ISSN 2306-0557
Home > Archives > VOLUME 5 / APRIL 2014 >

VOLUME 5 / APRIL 2014


VOL - 5 / 2014 - APR


Download full issue

Renegades: From Homer to Heller

Abstract

In this paper I will be focused on the war principles and its consequences from Homer up to Heller. In a research on century Homeric epos called “Iliad or a poem of power?” Simon Wail wrote : The only people who impress us and give the impression that they stay higher than ordinary people, who have do a superiority over pain, sadness and human suffering, are those people who self accommodate in the furrows of illusion, excitement and fanaticism to hide the icy roughness in their eyes, in their spirits that plows only pain. The man who does not wear the armor of lie cannot survive violence without touching himself up to its spirit depths! Insanity of inherent war which turns the stable morality of human values of everybody’s, as well as the material and immaterial institutions in a big grabable hollow of values up siding them down. It is not weird, at least in the literature. The best critics of war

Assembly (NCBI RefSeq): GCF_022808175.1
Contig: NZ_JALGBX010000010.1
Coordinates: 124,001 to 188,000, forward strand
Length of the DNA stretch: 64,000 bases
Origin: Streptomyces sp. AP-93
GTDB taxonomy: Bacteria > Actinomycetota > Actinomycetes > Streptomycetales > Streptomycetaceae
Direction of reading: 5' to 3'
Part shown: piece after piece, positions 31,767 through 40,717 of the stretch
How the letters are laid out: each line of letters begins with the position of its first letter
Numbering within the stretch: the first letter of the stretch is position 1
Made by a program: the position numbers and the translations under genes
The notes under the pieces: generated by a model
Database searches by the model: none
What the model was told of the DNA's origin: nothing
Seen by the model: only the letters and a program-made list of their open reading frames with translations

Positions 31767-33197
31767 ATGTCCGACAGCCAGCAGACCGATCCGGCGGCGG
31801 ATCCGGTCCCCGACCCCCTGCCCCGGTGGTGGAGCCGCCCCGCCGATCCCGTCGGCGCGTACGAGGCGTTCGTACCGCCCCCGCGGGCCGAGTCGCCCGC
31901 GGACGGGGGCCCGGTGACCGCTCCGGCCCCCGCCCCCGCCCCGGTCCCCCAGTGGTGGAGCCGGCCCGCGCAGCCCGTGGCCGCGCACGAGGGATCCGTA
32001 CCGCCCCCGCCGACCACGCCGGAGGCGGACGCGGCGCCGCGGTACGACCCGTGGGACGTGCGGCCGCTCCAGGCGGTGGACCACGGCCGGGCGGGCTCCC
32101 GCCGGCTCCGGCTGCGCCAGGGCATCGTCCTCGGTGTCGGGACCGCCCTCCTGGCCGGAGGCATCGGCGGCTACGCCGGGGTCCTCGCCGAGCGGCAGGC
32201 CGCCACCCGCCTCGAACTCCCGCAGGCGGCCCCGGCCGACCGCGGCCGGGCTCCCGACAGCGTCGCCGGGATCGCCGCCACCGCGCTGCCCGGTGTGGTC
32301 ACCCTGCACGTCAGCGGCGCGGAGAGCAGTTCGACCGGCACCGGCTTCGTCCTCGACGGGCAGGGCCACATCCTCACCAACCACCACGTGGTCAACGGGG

literature are insane or ridiculous, or bastards or perverted. Although we (even the authors) can laugh with them, we can distance ourselves from what they say, our laughter can illuminate our minds in a moment, even it inluences in transforming our mindset, questioning in our common sense on war in general. Renegades always
are in war with the evil without excluding themselves from being defeated from the evil. In conclusion, a renegade is someone who rebels, a deserter. He or she betrays or deserts his or her cause, faith or political party. A renegade can be a rebel who breaks the conventional rules, a coward, a recreant that quits from a cause or a principle. Renegades have existed since the antiquity up to postmodern times.

Keywords

Renegade; Heller; Postmodern literature; Power; Rebel; Deserter

Authors

Anita NEZIRI

Download Article

Creative Commons License
This work is licensed under a Creative Commons Attribution 4.0 International License.